Despite growing up in ‘Brissie’ and spending many years hiking, climbing and bush bashing close to home, my home town still surprises me. Yesterday’s bush walk with a couple of mates is a prime example.
The Enoggera Reservoir is only 10kms – as the crow flies – from Brisbane’s CBD yet it feels a world away from all of the hustle and bustle. Centred around a dam that was built in 1866 to supply water to a growing city, it now forms part of the D’Aguilar National Park that commands 36,000ha of bushland west of Brisbane. It’s popular with swimmers, kayakers, mountain bikers and walkers.
This was my first visit to these parklands despite it being popular with bushwalkers. Our small group met at the appropriately named Walkabout Creek Visitor’s Centre. The 10km hike followed a lumpy trail around the dam on a day that threatened thunderstorms and heavy rains. But today we were lucky, the rains completely missed us.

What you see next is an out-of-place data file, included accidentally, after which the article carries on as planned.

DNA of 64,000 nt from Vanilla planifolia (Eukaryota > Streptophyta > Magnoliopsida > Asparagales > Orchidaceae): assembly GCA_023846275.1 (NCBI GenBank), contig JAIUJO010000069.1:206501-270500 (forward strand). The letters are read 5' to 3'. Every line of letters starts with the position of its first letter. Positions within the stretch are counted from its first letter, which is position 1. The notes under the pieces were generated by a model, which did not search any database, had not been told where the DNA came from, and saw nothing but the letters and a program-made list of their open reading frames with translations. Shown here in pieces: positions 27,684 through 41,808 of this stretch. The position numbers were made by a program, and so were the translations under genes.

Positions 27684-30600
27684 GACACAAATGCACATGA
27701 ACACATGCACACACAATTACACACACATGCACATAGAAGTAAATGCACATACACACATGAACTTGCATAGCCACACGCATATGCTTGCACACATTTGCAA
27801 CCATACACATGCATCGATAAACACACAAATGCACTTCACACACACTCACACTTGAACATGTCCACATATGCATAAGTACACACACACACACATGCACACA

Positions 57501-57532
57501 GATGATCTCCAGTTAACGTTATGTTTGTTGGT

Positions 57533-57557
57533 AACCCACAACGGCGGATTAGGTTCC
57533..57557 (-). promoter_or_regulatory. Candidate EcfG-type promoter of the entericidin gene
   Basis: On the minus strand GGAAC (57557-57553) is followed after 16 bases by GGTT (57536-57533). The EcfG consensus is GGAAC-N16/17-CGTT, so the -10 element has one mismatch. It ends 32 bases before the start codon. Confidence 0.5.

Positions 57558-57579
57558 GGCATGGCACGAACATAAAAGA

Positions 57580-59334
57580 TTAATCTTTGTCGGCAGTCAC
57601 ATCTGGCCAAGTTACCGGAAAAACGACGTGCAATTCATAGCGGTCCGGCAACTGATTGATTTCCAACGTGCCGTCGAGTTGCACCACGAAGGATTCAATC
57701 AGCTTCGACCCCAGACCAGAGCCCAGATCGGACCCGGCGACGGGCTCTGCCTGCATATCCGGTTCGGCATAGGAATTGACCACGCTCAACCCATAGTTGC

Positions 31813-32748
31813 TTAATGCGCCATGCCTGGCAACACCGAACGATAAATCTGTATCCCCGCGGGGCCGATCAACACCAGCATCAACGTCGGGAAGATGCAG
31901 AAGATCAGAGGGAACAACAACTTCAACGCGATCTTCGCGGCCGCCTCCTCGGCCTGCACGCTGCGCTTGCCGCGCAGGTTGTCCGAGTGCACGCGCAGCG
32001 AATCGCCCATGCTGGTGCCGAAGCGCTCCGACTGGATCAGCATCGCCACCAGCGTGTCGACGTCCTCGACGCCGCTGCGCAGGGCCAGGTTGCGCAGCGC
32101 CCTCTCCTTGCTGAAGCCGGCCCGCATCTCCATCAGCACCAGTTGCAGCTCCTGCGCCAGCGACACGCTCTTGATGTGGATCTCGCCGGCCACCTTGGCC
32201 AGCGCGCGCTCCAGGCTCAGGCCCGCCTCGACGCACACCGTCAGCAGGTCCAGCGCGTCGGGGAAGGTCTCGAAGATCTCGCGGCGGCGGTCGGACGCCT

Rolling thunder early on gave way to the lovely chiming calls of bellbirds, the sharp crack of the whip birds and a few raucous chortles from several kookaburras. The highlight, however, was the number of lace monitors we met, including two sizeable chaps having a wrestling match in the middle of our hiking trail.
Lace monitors, also known as tree goannas, belong to the genus Varanus, a group of lizards that include the perentie (Australia’s largest lizard) and the Komodo dragon (the world’s largest lizard) which is found in Indonesia. Lace monitors grow to around 2m in length and come complete with long claws, sharp teeth, and poison glands. And they do like a good scrap! They’re not aggressive but I wouldn’t annoy one!
As for the term goanna? It’s not an aboriginal word. Apparently, it derives from the early Europeans who used the term ‘iguana’ to describe these strange lizards. We now use it simply to describe any of our big lizards – like the lace monitor.